I wonder if they board so many Scottish inshore vessels because they know that they (largely) play by the rules and don't really want to cause a row by boarding to many "johnny foreigner" types.


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#9 Ghostrider

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Posted 23 November 2018 - 01:34 AM

Interesting to note in the Norwegian newspaper Fiskbladet , a Shetland Boat recently landed fish in Ellingsoy, worth 100 Million Kroner (Over 9 Million Pounds.)

 

Which, were it not for us having to monkey around adhering to EU nonsense, might well have been landed in LK instead. With the benefits that would have brought to local employment and the local economy.

 

If the Norskie can pay that for fish, and still make a profit, the only reason we're not is that we're not accessing (or being allowed to access) the same portion of the world market as the Norskie is.

 

At least some of it comes back to Shetland via boat shareholder profit and turnover for the companies who sell supplies to the boat, but it could be so much more.


Edited by Ghostrider, 23 November 2018 - 01:36 AM.

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#10 George.

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Posted 23 November 2018 - 09:48 AM

I wonder if they board so many Scottish inshore vessels because they know that they (largely) play by the rules and don't really want to cause a row by boarding to many "johnny foreigner" types.

That suggests that Johnny Foreigner is being allowed to do what he wants to do. Yet another reason to go Indy - as if we need any more reasons.



#11 mikeyboy

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Posted 23 November 2018 - 02:46 PM

 

 

Interesting to note in the Norwegian newspaper Fiskbladet , a Shetland Boat recently landed fish in Ellingsoy, worth 100 Million Kroner (Over 9 Million Pounds.)

 

This is interesting (and good on them!) but I am not sure what the relevance is to the discussion around Marine Scotland's enforcement methods?

 

Not relevant at all..

BUT

It does highlight the value of fish (presumably) caught in OUR waters.  I suppose that, without Marine Scotland, there would be a free for all.

 

Maybe highlighting the issue will go some way towards re-dressing any imbalance in boardings.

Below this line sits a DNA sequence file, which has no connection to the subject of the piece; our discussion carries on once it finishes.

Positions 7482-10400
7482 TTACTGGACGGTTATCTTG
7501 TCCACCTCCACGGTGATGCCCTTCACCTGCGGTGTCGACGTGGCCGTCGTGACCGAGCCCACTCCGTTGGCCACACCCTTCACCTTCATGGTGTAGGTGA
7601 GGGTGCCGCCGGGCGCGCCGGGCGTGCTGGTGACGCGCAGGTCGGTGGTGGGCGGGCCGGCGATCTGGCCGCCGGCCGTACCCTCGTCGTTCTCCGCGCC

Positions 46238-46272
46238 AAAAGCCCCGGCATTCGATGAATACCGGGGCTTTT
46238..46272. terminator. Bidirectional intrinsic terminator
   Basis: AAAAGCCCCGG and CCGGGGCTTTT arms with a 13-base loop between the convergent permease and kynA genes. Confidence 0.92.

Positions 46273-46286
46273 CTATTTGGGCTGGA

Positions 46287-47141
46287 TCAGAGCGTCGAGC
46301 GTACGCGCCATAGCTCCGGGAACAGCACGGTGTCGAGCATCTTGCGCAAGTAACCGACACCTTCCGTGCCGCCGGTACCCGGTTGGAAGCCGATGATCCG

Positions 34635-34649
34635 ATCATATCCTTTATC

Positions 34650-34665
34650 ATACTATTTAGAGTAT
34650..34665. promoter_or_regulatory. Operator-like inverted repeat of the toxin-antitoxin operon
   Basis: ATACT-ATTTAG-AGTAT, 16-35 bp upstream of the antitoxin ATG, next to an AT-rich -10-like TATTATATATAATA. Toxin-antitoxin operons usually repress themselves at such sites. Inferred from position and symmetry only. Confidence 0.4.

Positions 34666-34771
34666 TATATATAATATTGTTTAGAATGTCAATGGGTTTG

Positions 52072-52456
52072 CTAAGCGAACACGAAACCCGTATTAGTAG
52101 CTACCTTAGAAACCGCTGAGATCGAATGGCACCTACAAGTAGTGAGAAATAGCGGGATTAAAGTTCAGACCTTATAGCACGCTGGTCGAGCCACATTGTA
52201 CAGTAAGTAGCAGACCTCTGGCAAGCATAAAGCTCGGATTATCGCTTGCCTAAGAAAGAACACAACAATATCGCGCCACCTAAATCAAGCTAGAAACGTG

I wonder if they board so many Scottish inshore vessels because they know that they (largely) play by the rules and don't really want to cause a row by boarding to many "johnny foreigner" types.

 

 

 

Pretty big assumption that the fish was caught in UK waters. Ellingsoy is pretty far North up near Alesund so surely more likely that they were fishing in the Norwegian sea??



#12 mikeyboy

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Posted 23 November 2018 - 02:48 PM

The possible impact to fishing of a hard Brexit

 

https://www.wur.nl/u...exit MAGNET.pdf



#13 whalsa

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Posted 23 November 2018 - 06:08 PM

The possible impact to fishing of a hard Brexit

 

https://www.wur.nl/u...exit MAGNET.pdf

 

Interesting enough but irrelevant to this thread IMO. 

Also taking the Dutch conclusions with a pinch of salt. Economic forecasts are notoriously unreliable (plus I wouldn't be 100% sure there is no bias in there either).



#14 mikeyboy

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Posted 23 November 2018 - 06:18 PM

Well somebody brought the EU into the discussion, not sure on the relevance of that and you liked it. 

:roll:



#15 whalsa

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Posted 23 November 2018 - 06:54 PM

Well somebody brought the EU into the discussion, not sure on the relevance of that and you liked it. 

:roll:

 

Touche  :rofl:  Although that was a response to the original (semi) irrelevant post about a Shetland boat landing in Norway.